Ann Romney’s love of horses and Steven Colbert’s infatuation with Rafalca, one of her dressage horses, have created a buzz about horses, money, and taxes. Romney owns a one-third interest in Rafalca, and Rafalca will be competing, with her rider, Jan Ebeling, in the Olympic dressage event. In the most recent uproar, the Romneys are criticized for deducting $77,731 for the Romney’s share of Rafalca’s expenses. But here is the catch: Because of anti-abuse provisions contained in the Tax Code the Romney’s only actually deducted $49 on their return. Assuming the Romney’s are in the 35% tax bracket, the benefit to the Romneys was about $17. Not much worth working yourself into a lather about.
Although it is not clear what expenses make up the $77,731 figure on the Romney’s return, assuming the figure is correct, the Romney’s effectively received no tax benefit from the activity. They will only recoup these expenses if the Rafalca activity returns a profit. Here is how it works.
Under Section 469 of the Code, losses from passive activities, generally activities where you are a passive investor and do not materially participate in the activity, are only deductible against passive gains. The passive loss provisions were added as part of the Tax Reform Act of 1986 as part of a series of changes to clamp down on abusive tax shelters. The idea was to prohibit taxpayers from deducting losses when the taxpayer was not primarily involved in the activity.
If a person actively runs a business, the activity is not a passive activity and the profit and loss from the business can be deducted on a tax return. So for example, pretend your spouse is a teacher making $50,000 a year and you run a hot dog stand. If the hot dog stand loses money (say $10,000), you can deduct the $10,000 loss from the $50,000 your spouse earned. That is what some news reports were implying when they said the Romney’s deducted $77,731 from the horse activity.
There is a catch however. If there were a passive investor in the hot dog stand who did not participate in its management or operation, and she incurred the $10,000 loss, she could not deduct the loss unless she had other passive gains. The idea is that the Code allows the loss once someone can show that he has some gain in some passive activity. The Romneys are arguably in that situation. Since the $77,731 is a passive loss it can be deducted only against passive gains. Since the Romneys had a lot of passive losses, they had to allocate the passive gains among the various losses. The Romneys generated $2,170 in passive gains, and had over $2 million in losses. The passive gains were thus spread across the losses. Once this allocation was done, $49 of the horse activity was deductible against the $2,170 in income. In effect, the Romneys were not able to deduct over $2 million in passive losses.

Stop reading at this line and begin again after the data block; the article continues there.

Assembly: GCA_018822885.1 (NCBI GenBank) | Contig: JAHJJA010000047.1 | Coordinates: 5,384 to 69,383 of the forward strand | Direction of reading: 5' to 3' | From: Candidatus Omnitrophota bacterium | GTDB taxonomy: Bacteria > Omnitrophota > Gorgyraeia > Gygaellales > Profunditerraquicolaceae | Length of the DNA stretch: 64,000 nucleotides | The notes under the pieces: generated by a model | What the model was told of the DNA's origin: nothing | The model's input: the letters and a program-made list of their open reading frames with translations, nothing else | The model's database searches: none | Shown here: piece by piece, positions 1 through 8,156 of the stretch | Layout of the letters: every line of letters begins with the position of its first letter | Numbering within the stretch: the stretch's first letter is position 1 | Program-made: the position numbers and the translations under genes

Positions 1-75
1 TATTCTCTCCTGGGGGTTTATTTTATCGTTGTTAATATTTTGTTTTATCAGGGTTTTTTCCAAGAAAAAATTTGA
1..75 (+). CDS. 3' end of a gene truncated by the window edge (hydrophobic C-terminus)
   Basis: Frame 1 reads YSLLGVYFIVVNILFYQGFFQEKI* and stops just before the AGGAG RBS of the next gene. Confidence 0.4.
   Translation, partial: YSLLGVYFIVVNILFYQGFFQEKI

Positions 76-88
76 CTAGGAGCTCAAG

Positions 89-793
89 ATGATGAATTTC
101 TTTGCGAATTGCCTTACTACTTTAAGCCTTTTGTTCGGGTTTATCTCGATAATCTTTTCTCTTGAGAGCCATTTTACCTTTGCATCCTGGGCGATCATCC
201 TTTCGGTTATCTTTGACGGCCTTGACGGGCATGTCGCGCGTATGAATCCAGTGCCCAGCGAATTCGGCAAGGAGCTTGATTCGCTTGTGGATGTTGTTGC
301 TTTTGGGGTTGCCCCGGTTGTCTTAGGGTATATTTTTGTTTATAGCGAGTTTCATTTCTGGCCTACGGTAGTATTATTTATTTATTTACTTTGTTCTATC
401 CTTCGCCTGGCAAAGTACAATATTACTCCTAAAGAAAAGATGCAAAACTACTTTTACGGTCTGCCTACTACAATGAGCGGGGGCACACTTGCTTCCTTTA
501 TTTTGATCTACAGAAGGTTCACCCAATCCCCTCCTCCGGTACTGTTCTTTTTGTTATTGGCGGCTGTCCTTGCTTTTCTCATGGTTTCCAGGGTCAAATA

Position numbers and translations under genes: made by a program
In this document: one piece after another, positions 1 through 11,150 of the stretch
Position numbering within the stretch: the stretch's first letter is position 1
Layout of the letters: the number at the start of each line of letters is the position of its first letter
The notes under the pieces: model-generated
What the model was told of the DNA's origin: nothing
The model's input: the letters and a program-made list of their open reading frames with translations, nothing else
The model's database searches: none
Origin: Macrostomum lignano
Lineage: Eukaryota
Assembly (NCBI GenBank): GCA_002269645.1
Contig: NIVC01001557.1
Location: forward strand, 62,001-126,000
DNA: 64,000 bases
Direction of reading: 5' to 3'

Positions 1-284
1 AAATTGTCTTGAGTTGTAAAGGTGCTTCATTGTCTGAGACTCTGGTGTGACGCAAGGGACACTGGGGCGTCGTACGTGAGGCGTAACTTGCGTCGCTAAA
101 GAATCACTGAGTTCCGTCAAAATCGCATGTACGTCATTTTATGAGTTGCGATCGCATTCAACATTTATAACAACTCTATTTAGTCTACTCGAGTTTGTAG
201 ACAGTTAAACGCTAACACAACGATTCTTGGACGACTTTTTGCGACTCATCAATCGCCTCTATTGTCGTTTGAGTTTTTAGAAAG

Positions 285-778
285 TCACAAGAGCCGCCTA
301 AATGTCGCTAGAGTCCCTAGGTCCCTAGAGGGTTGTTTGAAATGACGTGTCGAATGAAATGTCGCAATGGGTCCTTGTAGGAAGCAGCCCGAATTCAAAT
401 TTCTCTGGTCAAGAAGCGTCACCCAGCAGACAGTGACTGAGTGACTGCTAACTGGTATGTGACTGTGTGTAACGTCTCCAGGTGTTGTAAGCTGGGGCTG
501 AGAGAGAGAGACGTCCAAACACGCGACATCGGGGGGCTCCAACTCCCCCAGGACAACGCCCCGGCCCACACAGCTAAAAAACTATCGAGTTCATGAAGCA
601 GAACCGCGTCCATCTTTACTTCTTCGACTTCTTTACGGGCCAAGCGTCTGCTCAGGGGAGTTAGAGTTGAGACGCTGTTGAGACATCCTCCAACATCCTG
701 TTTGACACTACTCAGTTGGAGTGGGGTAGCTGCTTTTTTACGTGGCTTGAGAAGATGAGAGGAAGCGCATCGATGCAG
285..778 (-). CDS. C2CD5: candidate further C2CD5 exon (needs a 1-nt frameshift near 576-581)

Now some have noted that the Romneys may still get the deduction because they can carry over the loss to future years. The Code provides that if an asset is fully sold, the loss generated from the activity, if it is an activity engaged in for profit, would not be a passive loss. Thus the Romneys will only get a large tax deduction from Rafalca, if Rafalca is sold at a loss and they actually suffer a loss. This raises the specter that taxpayers may ultimately be subsidizing Romney’s horse activity.
The Romney story caught my eye because I am constantly telling my wife that we cannot deduct expenses for Patrick, the wonderful, but not Olympic caliber, dressage horse she rides. Why can Ann Romney deduct expenses for Rafalca while we cannot deduct expenses for Patrick? That raises one more question. Is the Romney activity actually an activity for profit, or is it a hobby? Does she actually intend for Rafalca to turn a profit? Would she actually sell Rafalca? I don’t doubt that Rafalca could be sold for a huge amount of money, but could she be sold for a profit? If the activity is a hobby, the Code limits the deduction by only allowing expenses to the extent of gains. Thus, if Romney’s activity is a hobby and not an ordinary and necessary business expense or an investment activity, she could not deduct losses in excess of gain.
The moral of this story, however, is that the Tax Code is working here to properly disallow the deductions. If Ann Romney is engaged in this activity as a hobby and not as a business, her deductions should be limited to her income from the activity. Ann Romney’s love of horses is admirable and her care of Rafalca commendable. Taxpayers should not foot the bill when wealthy individuals, or not so wealthy individuals, engage in these types of activities for love, and not profit. Ann Romney clearly loves horses, and she is sharing that love with others. From my perspective, it is her money, and her love, so go for it. I and glad that at the moment the Tax Code is working and that I, and other taxpayers, are not subsidizing Ann Romney’s horse activity. I already do enough of that at home.